Choosing a temperature
Shivering through the night in the backcountry is nobody’s idea of a good time. But most of us don’t want to carry more insulation than we need or wake up drenched in sweat, far from the nearest shower. So when you’re choosing a temperature rating for your sleep system, keep the following factors in mind.
About our ratings
To start with, you should know that temperature ratings are guidelines only. Everyone sleeps differently and has different preferences. So no matter what temperature rating you get from us or anyone else, be sure to factor in what you know about yourself.
That said, our ratings are similar to the EN Lower Limit rating. Thus, a 20°F rated quilt will be comfortable for a well-nourished 160-pound person at about 20°F outside. This makes a few assumptions: they’re wearing sufficient head insulation, such as one of our Hoodlums, they’re using a pad that’s sufficiently warm for the conditions (don't overlook this; the pad is a critical part of your insulation), and they’re wearing base layers. But people experience cold differently based on a host of factors including shape, size, age, and even genetic factors. If you feel like you tend to sleep cold, do yourself a favor and choose a quilt with a rating about 10°F lower than the conditions you’ll experience. It’s much easier to kick your foot out of a quilt if you’re feeling a little too warm than pile on every layer of clothing you own and shiver all night.
For most three-season campers, we recommend going with a 20°F quilt, or a 10°F quilt if you feel like you tend to get cold at night.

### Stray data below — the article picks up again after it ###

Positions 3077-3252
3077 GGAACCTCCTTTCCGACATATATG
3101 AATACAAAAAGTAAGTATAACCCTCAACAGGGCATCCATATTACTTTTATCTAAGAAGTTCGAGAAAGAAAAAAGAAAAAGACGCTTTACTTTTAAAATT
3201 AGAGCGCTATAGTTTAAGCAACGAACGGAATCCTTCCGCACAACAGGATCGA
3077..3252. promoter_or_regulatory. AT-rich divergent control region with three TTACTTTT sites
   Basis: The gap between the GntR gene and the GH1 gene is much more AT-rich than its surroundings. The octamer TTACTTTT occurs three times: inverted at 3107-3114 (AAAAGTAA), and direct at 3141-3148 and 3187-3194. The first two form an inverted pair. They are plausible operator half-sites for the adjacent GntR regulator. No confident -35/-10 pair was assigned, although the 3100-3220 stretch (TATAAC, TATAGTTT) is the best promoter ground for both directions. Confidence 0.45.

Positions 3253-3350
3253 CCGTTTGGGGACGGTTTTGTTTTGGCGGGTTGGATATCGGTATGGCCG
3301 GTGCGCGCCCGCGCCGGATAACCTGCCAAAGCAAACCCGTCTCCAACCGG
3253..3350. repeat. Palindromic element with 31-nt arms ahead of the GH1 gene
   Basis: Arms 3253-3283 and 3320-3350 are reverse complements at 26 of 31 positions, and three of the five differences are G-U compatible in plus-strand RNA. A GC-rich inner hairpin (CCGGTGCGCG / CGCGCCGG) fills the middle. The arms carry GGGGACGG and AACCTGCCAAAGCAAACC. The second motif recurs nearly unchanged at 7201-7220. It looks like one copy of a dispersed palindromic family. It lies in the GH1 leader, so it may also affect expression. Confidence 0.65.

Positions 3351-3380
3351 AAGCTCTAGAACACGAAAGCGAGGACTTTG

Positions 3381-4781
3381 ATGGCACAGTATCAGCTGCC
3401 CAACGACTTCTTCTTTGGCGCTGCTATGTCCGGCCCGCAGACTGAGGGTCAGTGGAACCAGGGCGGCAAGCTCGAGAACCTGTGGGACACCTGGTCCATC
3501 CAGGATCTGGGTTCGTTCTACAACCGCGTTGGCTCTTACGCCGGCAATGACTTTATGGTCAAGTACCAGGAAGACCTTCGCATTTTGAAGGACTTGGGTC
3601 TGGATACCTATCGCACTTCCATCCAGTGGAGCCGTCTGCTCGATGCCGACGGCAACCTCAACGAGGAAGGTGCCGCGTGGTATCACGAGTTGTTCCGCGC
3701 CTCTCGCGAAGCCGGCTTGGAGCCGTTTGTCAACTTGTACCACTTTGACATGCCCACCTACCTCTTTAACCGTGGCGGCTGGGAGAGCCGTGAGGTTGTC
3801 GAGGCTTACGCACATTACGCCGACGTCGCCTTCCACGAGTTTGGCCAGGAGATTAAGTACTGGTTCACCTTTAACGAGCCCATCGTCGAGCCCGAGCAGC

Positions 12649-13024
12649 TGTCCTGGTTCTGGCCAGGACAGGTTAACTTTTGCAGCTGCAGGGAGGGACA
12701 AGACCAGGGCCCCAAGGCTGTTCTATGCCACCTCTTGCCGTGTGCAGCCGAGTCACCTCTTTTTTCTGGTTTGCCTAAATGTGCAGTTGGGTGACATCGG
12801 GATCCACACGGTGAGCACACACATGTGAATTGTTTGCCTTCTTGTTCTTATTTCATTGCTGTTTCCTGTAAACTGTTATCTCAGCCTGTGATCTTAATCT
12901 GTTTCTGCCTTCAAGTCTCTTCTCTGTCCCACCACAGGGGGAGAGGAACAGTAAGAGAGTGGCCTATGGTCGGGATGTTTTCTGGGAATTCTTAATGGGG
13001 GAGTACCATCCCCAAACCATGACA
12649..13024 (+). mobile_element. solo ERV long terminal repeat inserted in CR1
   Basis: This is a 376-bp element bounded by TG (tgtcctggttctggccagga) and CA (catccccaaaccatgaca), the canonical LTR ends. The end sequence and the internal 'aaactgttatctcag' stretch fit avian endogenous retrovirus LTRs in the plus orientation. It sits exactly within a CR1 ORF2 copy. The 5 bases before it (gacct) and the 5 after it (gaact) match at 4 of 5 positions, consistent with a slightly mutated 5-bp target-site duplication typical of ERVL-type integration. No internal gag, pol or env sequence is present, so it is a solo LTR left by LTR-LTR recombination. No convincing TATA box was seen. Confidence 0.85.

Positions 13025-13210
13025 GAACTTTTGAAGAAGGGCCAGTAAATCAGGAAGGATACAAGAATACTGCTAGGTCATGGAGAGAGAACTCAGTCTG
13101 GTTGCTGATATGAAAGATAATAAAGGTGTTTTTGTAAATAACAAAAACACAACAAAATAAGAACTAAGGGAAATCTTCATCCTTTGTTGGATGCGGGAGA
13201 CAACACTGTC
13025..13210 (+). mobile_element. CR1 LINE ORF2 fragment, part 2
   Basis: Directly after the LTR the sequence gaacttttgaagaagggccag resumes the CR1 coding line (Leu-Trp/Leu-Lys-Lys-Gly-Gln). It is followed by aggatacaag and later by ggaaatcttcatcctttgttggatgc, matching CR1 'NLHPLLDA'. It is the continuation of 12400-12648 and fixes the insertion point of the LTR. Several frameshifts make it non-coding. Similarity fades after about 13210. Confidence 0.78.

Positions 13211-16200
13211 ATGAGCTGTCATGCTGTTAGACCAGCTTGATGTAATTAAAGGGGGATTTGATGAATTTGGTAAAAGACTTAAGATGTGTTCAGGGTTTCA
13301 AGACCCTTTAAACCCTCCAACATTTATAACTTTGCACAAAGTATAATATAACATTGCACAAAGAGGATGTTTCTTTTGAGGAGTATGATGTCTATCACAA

Factors to consider
No sleep system is complete without insulation between you and the ground, such as a sleeping pad. Research the R-value of your pad and make sure it’s in line with the conditions you’ll experience outside. You can also check out our support page on sleeping pads.
Our quilt-style sleep systems are designed to be partially open-backed, which saves weight. Because of this, you’ll want to fine-tune your pad strap attachments and make sure you eliminate drafts. The open part of the quilt goes underneath you, so that your pad completely insulates that area. Most users also like some of the edges of the quilt tucked under their sides to fully block drafts out. Proper use of the pad straps can help hold the edges of the quilt in place as you toss and turn. And with the head and foot (on Revelation and Convert) fully cinched, you can achieve a draft-free sleeping experience.
Many factors can contribute to how warm or cold you sleep, and the quilt is only one part of the system. You need sufficient head insulation and base layers and an insulating pad for starters. But no sleep system generates heat; it only traps the warmth you produce. Insufficient caloric intake, altitude issues, local geography, wind, and dampness can all make for a cold night’s sleep, even if you’re using your sleep system correctly and within its temperature rating. If this happens, we recommend troubleshooting, as going with a warmer quilt won’t provide much help if your body isn’t generating enough warmth to begin with, or if other conditions are reducing your equipment effectiveness.
Try not to compress your quilt when it’s damp or wet, as this reduces loft. Sleep systems naturally lose some loft after compression, so you when you get to camp, you should give your quilt time to fluff back up before you use it. Dirt and oil buildup can also affect loft, so sometimes, all you’ll need to get your quilt back to top performance is a down wash and air dry with NO HEAT and a few tennis balls. You can read about how to redistribute down that’s shifted and wash your quilt, and you can always contact us with your questions.